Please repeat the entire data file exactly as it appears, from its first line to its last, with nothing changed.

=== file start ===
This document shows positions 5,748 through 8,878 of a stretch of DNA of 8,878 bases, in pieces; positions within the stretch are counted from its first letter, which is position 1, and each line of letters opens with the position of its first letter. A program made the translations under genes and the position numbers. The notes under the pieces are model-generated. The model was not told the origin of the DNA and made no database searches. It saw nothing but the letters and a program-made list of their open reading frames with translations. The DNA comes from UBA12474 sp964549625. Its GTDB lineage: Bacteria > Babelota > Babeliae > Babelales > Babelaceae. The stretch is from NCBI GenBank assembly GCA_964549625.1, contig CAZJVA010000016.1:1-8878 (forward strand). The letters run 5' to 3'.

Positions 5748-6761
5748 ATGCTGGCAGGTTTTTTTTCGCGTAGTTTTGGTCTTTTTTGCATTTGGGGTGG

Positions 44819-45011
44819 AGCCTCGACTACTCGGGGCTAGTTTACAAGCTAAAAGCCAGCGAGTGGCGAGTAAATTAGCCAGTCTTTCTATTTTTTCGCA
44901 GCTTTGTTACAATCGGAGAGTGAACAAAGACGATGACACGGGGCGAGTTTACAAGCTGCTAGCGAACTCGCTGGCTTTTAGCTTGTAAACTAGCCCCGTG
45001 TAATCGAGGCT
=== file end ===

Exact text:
This document shows positions 5,748 through 8,878 of a stretch of DNA of 8,878 bases, in pieces; positions within the stretch are counted from its first letter, which is position 1, and each line of letters opens with the position of its first letter. A program made the translations under genes and the position numbers. The notes under the pieces are model-generated. The model was not told the origin of the DNA and made no database searches. It saw nothing but the letters and a program-made list of their open reading frames with translations. The DNA comes from UBA12474 sp964549625. Its GTDB lineage: Bacteria > Babelota > Babeliae > Babelales > Babelaceae. The stretch is from NCBI GenBank assembly GCA_964549625.1, contig CAZJVA010000016.1:1-8878 (forward strand). The letters run 5' to 3'.

Positions 5748-6761
5748 ATGCTGGCAGGTTTTTTTTCGCGTAGTTTTGGTCTTTTTTGCATTTGGGGTGG

Positions 44819-45011
44819 AGCCTCGACTACTCGGGGCTAGTTTACAAGCTAAAAGCCAGCGAGTGGCGAGTAAATTAGCCAGTCTTTCTATTTTTTCGCA
44901 GCTTTGTTACAATCGGAGAGTGAACAAAGACGATGACACGGGGCGAGTTTACAAGCTGCTAGCGAACTCGCTGGCTTTTAGCTTGTAAACTAGCCCCGTG
45001 TAATCGAGGCT